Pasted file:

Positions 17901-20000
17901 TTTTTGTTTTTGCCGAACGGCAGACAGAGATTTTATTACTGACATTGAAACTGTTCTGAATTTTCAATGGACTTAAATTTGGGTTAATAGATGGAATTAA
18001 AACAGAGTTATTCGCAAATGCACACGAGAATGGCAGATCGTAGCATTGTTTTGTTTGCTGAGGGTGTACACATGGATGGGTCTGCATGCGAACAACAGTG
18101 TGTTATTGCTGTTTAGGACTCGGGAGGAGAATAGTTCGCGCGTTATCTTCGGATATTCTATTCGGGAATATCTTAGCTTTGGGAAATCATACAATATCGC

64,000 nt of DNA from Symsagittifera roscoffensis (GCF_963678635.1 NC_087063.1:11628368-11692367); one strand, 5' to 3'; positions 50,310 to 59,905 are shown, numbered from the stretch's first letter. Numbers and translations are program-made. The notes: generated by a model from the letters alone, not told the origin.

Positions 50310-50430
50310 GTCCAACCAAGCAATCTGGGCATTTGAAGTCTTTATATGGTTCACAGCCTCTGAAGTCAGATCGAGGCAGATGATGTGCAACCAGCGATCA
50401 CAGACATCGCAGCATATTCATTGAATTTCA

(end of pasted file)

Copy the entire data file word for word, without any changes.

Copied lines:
Positions 17901-20000
17901 TTTTTGTTTTTGCCGAACGGCAGACAGAGATTTTATTACTGACATTGAAACTGTTCTGAATTTTCAATGGACTTAAATTTGGGTTAATAGATGGAATTAA
18001 AACAGAGTTATTCGCAAATGCACACGAGAATGGCAGATCGTAGCATTGTTTTGTTTGCTGAGGGTGTACACATGGATGGGTCTGCATGCGAACAACAGTG
18101 TGTTATTGCTGTTTAGGACTCGGGAGGAGAATAGTTCGCGCGTTATCTTCGGATATTCTATTCGGGAATATCTTAGCTTTGGGAAATCATACAATATCGC

64,000 nt of DNA from Symsagittifera roscoffensis (GCF_963678635.1 NC_087063.1:11628368-11692367); one strand, 5' to 3'; positions 50,310 to 59,905 are shown, numbered from the stretch's first letter. Numbers and translations are program-made. The notes: generated by a model from the letters alone, not told the origin.

Positions 50310-50430
50310 GTCCAACCAAGCAATCTGGGCATTTGAAGTCTTTATATGGTTCACAGCCTCTGAAGTCAGATCGAGGCAGATGATGTGCAACCAGCGATCA
50401 CAGACATCGCAGCATATTCATTGAATTTCA